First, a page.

Oral sex and HPV virus is one of the main causes of oral and throat cancer. Smoking or chewing tobacco, as previously thought, are not the only causes.
Michael Douglas - the star of Basic Instinct and Fatal Attraction - has revealed that his throat cancer was apparently caused by performing oral sex.
Asked whether he now regretted his years of smoking and drinking, usually thought to be the cause of the disease, Douglas replied: "No. Because without wanting to get too specific, this particular cancer is caused by HPV [human papillomavirus], which actually comes about from cunnilingus."
Oral or throat cancer is a devestating disease. It can cause disfigurement and in severe cases lead to resection of the facial areas including removal of the tongue.
Dr Powers has personally seen such devestating outcomes in his practice.
If Oral or Throat cancer is caught early through proper screenings it can prevent such devestating outcomes.
Dr Powers is now offering screenings for men and woman for oral cancer now for only $500.00. Call 727-541-0323 to set up your screening today!
HPV: the facts
•It is calculated that between 25% and 35% of oral cancers are HPV virus-related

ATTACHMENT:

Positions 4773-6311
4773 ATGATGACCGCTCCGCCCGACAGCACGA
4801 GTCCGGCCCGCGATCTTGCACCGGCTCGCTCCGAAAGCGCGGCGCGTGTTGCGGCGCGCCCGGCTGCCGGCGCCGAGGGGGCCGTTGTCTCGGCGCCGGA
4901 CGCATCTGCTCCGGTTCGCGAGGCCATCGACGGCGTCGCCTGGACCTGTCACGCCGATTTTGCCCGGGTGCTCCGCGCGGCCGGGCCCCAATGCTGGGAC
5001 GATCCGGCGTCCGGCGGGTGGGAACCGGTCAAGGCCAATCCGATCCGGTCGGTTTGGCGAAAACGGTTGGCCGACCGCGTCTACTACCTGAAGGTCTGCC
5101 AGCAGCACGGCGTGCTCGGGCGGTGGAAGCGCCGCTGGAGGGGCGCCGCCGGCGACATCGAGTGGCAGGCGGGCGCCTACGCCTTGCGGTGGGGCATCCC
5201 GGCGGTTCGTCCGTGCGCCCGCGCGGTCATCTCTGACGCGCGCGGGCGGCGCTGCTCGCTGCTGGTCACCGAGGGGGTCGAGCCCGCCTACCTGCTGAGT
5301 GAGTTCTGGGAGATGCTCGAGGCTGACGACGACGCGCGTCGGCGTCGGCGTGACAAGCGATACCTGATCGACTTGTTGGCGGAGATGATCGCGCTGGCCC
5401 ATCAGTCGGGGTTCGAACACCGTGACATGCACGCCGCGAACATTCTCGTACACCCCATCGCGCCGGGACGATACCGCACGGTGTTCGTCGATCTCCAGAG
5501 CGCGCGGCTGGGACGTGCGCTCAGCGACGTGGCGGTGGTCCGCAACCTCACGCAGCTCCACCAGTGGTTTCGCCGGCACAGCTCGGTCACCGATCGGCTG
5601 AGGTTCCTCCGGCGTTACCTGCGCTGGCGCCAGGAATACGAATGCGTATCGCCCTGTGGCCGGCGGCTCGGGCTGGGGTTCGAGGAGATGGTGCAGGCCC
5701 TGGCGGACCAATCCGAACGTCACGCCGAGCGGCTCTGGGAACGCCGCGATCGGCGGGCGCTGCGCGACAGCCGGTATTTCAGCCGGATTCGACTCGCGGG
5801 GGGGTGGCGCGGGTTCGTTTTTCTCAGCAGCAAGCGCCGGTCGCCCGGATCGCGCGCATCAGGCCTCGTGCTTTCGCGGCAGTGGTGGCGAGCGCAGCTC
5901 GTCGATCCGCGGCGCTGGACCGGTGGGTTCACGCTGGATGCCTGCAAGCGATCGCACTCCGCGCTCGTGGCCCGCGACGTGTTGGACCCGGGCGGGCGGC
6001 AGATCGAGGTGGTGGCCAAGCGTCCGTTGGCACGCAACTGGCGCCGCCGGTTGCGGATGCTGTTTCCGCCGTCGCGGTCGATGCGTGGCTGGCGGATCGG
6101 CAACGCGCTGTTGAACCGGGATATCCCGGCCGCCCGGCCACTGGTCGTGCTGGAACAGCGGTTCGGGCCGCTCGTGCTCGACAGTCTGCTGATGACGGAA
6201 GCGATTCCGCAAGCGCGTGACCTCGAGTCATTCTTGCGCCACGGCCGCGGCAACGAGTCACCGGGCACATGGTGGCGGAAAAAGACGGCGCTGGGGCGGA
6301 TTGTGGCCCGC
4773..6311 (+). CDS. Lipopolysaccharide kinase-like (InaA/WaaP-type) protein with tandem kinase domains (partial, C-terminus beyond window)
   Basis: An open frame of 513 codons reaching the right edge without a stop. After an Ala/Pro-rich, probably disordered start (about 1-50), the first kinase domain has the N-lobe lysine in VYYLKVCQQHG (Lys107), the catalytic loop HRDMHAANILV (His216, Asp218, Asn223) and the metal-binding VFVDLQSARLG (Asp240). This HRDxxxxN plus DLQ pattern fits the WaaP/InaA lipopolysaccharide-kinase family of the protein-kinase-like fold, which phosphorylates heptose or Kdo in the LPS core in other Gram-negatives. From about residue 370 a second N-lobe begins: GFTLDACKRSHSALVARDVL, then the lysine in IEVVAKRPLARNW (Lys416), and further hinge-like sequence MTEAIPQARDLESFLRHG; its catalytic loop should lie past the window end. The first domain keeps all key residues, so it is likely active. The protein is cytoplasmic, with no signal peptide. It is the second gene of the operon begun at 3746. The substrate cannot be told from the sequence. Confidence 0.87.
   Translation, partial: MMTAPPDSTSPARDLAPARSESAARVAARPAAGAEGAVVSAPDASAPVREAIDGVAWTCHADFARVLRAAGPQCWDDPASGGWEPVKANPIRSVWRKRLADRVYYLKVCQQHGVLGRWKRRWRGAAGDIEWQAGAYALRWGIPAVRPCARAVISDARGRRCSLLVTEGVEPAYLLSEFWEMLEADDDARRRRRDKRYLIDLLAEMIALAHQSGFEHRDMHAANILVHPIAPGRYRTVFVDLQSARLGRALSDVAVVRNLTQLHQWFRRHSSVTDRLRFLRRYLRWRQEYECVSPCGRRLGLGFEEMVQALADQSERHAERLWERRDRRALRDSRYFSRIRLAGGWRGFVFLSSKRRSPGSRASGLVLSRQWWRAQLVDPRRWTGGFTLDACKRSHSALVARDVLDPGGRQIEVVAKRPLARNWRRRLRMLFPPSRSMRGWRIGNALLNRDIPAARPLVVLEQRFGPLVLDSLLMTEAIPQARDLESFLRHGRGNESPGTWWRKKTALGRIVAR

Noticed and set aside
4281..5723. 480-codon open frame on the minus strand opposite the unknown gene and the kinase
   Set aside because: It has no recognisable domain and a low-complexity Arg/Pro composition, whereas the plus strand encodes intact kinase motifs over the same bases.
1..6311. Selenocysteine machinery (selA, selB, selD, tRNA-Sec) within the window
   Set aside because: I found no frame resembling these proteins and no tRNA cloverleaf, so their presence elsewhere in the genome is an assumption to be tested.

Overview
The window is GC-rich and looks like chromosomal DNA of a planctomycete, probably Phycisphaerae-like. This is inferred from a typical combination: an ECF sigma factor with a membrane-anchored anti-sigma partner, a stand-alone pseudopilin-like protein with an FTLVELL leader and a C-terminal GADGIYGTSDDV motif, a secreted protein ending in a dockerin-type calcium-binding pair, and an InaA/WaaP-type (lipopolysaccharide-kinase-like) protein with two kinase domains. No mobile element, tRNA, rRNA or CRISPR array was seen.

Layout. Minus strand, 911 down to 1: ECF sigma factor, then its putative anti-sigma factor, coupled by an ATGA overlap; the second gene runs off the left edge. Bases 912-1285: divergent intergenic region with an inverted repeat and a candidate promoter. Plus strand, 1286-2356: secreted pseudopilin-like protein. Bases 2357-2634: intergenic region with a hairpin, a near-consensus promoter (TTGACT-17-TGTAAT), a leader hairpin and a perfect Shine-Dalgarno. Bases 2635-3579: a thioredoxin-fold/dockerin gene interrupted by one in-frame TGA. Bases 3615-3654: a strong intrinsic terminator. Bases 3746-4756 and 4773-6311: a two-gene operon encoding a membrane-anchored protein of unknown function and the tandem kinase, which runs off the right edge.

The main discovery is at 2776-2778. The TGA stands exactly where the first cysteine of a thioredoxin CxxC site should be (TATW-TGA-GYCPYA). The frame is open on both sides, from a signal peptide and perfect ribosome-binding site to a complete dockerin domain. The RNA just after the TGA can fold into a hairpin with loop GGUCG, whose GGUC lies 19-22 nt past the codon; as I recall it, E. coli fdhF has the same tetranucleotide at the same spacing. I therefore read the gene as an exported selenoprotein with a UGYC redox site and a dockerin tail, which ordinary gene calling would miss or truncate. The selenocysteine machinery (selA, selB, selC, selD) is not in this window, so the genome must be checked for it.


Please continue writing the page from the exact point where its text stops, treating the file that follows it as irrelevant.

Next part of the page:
which is a highly significant percentage of these types of cancer.
•There are more than 100 variants of HPV (human papillomavirus). They appear in different parts of the body and manifest themselves in different ways - some cause warts, but most are symptomless.
•Some are spread by skin-to-skin contact, while others are typically spread during sex. When HPV is found in the mouth, it probably got there as a result of oral sex.
•HPV virus is common - if you're a sexually active adult, you've probably have it but you may not show symptoms because it is controlled well by your immune system. By the age of 25, 90% of sexually active people will have been exposed and may be carriers of some form of the genital HPV viruses.
•Around 15 types of HPV are linked to increased cancer risk. These HPV viruses are long-term risk factors. Over years and decades the risk is increased, rather than overnight. Proper HPV screenings can help detect these early and with proper treatment can markedly decrease your risk of developing oral or throat cancer.
•Overall, HPV-related oral cancers are most common in heterosexual men in their 40s and 50s.
•Teenage girls in the UK and elsewhere are now vaccinated against HPV. This vaccination is also being used in the United States. This should in time both protect them from cervical cancers and - it's believed - future partners from HPV virus-related oral cancers.